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Clinical Investigations in Critical Care |

Factors Associated With Prolonged Mechanical Ventilation Following Coronary Artery Bypass Surgery*

Paul Branca, MD; Patricia McGaw, RN; Richard W. Light, MD, FCCP; Cardiovascular Surgery Associates, P.C.
Author and Funding Information

Affiliations: *From the Department of Medicine, Vanderbilt University and Saint Thomas Hospital, and the Division of Cardiothoracic Surgery, Saint Thomas Hospital and the Saint Thomas Heart Institute, Nashville, TN. ,  A complete list of participants is located in the Appendix.

Correspondence to: Richard W. Light, MD, FCCP, Director of Pulmonary Disease Program, Saint Thomas Hospital, PO Box 380, 4220 Harding Rd, Nashville, TN 37202; e-mail: RLIGHT98@yahoo.com



Chest. 2001;119(2):537-546. doi:10.1378/chest.119.2.537
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Study objectives: To identify the typical duration of postoperative mechanical ventilation following coronary artery bypass graft surgery (CABG), and to identify risk factors for prolonged postoperative ventilation.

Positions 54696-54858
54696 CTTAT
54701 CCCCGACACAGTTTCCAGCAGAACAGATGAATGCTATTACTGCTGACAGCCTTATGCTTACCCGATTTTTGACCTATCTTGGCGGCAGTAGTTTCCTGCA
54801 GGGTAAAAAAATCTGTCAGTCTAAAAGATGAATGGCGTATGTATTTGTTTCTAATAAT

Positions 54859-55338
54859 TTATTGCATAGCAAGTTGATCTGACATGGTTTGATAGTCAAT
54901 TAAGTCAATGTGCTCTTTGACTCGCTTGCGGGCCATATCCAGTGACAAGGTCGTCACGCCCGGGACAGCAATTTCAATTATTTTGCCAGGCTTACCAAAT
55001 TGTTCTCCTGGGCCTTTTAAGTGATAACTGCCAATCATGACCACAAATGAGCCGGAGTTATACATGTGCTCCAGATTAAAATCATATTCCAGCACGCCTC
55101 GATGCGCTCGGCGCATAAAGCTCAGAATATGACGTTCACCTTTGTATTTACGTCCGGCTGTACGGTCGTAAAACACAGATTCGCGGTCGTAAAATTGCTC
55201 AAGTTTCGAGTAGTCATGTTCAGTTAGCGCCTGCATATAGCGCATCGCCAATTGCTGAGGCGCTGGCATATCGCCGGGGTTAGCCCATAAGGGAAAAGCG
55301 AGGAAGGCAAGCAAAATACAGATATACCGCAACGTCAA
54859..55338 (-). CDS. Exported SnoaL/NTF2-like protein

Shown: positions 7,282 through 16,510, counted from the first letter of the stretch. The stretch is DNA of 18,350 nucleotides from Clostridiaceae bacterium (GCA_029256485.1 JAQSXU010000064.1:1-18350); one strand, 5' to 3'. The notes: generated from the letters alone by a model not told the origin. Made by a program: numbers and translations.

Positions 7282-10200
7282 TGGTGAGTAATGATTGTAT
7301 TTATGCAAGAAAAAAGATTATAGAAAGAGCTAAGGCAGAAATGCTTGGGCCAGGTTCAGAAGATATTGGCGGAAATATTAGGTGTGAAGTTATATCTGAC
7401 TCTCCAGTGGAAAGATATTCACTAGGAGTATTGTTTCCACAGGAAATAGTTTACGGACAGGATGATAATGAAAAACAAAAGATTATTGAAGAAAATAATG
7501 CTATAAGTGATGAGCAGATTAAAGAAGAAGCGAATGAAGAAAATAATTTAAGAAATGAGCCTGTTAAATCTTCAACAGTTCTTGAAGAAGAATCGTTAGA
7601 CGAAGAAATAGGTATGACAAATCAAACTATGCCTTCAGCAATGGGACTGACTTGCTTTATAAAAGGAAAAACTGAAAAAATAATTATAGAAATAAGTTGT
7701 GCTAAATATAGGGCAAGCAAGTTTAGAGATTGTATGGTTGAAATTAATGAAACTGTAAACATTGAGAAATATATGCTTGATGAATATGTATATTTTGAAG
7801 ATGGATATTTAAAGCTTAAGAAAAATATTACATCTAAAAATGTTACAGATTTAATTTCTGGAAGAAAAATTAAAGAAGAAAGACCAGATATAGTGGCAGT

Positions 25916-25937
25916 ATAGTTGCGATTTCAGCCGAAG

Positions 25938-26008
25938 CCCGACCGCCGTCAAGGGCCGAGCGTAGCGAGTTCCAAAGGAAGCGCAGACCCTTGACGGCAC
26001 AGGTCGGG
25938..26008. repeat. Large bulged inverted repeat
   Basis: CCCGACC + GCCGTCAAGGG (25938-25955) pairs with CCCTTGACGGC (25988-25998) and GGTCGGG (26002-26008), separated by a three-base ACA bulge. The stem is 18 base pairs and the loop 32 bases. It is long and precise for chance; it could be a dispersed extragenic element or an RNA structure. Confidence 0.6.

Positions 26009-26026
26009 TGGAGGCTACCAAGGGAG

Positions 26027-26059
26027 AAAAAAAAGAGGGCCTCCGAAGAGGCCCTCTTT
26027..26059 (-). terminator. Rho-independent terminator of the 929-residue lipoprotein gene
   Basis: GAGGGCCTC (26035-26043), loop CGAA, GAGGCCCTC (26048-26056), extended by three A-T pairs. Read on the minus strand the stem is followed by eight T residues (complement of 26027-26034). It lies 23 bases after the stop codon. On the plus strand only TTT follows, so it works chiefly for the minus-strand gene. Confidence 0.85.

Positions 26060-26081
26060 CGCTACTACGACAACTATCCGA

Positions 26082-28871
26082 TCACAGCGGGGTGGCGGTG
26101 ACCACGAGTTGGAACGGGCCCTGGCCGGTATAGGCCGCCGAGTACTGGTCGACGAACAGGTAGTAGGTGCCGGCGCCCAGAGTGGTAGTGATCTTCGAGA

Design: Retrospective study of 4,863 consecutive patients using univariate and multivariate survival analysis to identify independent risk factors.

Setting: Saint Thomas Hospital, Nashville, TN, a 575-bed, academically affiliated, regional referral hospital specializing in cardiovascular diseases.

Patients: All patients undergoing CABG in our hospital from January 1, 1996, to December 31, 1997.

Interventions: None.

Measurements and results: Duration of mechanical ventilation and mortality were measured. More than 94% of the patients were extubated in the first 3 days following surgery, 4% more were extubated from postoperative days 4 to 14, and almost 2% were receiving ventilation for > 14 days. Those risk factors that reflect preoperative medical instability, especially cardiac or respiratory insufficiency, were associated with the highest incidence of prolonged postoperative mechanical ventilation and for operative mortality. The Society of Thoracic Surgeons-predicted mortality estimate was the best single independent predictor for prolonged postoperative ventilation.

Conclusions: Typically, patients can be expected to be extubated within 3 days after CABG. Certain preoperative comorbidities, especially preoperative cardiac or respiratory instability, are predictive of prolonged postoperative mechanical ventilation.

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